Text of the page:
The incremental equity requirement due to enhanced Basel III capital ratios is expected to be Rs 75,000 crore-80,000 crore by end-March 2018 for public sector banks, according to a Reserve Bank of India (RBI) report, “Trend and Progress of Banking in India in 2011-12”.
Basel III is the global regulatory standard on bank capital adequacy, stress testing and market liquidity risk. These standards were agreed upon by the members of the Basel Committee on Banking Supervision in FY11 to be introduced in 2013 until 2018.
According to the report, major private sector banks would require common equity of Rs 20,000 crore-25,000 crore on top of internal accruals, in addition to Rs 50,000 crore-60,000 crore in the form of non-equity capital.
The RBI said that these projections are based on the conservative assumption of uniform growth in risk-weighted assets of 20 per cent per annum individually for all banks, and individual bank’s assessment of internal accruals (in the range of 1.0-1.2 per cent of risk-weighted assets).
For every bank, it is critical to work out the most cost-effective model for implementing Basel III. According to the RBI, banks will have to issue fresh capital particularly towards the later years of implementation.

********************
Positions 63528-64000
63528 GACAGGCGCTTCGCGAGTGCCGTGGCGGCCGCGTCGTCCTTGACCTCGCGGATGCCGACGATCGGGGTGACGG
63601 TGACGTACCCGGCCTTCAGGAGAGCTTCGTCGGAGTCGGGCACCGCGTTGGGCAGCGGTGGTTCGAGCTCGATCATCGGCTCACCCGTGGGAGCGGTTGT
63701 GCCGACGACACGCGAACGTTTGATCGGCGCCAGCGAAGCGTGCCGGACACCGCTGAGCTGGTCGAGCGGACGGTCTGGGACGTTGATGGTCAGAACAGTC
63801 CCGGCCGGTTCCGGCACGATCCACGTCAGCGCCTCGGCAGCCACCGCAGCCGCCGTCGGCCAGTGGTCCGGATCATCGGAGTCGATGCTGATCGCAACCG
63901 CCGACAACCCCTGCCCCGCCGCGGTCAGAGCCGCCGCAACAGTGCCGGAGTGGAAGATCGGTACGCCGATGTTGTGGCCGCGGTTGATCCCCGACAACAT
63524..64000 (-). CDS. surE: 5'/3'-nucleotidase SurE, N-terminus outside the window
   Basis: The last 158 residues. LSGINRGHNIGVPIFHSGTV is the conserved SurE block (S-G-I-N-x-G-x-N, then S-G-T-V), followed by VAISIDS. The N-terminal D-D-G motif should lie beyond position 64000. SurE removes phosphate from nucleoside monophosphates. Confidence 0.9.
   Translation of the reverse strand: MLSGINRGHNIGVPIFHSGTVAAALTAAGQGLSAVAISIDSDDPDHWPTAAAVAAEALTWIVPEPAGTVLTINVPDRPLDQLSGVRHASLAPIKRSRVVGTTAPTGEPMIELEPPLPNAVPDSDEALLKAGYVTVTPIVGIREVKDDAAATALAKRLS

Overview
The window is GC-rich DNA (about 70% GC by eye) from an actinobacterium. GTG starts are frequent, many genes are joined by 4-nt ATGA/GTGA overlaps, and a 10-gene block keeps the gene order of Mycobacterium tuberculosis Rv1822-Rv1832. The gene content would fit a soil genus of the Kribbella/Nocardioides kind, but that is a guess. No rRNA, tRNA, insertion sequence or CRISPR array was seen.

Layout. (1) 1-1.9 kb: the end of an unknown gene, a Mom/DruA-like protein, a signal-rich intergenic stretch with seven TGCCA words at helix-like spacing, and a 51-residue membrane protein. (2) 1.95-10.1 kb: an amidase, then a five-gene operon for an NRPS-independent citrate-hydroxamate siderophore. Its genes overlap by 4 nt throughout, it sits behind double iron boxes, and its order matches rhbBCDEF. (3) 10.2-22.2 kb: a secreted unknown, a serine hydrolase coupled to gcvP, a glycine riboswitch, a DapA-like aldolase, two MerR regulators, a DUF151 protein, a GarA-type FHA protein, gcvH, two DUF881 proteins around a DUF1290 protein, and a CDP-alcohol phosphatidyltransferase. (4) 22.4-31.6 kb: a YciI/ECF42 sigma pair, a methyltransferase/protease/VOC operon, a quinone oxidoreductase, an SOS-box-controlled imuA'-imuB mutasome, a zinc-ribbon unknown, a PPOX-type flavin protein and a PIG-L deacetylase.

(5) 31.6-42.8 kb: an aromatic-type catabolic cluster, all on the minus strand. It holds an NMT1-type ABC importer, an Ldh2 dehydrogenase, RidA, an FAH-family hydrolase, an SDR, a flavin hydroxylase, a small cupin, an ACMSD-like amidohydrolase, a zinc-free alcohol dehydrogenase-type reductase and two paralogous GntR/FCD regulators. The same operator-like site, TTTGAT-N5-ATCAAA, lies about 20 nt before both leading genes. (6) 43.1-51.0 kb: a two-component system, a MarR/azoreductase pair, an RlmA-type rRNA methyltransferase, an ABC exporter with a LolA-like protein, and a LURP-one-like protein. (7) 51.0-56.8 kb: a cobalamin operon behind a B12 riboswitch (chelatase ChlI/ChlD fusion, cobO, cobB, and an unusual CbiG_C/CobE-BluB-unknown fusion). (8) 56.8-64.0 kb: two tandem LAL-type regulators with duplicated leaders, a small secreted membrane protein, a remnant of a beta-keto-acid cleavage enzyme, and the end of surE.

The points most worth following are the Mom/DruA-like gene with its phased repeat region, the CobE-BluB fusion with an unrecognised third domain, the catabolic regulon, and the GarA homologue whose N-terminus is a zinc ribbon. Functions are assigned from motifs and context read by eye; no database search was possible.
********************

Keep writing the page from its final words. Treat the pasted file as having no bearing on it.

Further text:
“Although Indian banks have the advantage of a strong starting base in the form of a higher capital to risk-weighted assets ratio (CRAR) with a larger component of core equity capital, the large equity needs, although over an extended time-frame, could put downward pressure on the banks’ return on equity (RoE),” the report said.
The report added that in the long term, higher capital requirements would bring down risks in the banking sector, inducing investors to accept a lower RoE. While in the short-term, the only solution is to raise productivity. The government being the owner, public sector banks will have to play a proactive role in this process, the report noted.
Basel III gains importance because effective implementation of it is needed for developing the resilience of the banking sector to future shocks.
“The current capital adequacy levels for the Indian banking system are comfortable. However, the capital requirements, including equity, would be substantial to support the high GDP growth,” the report said.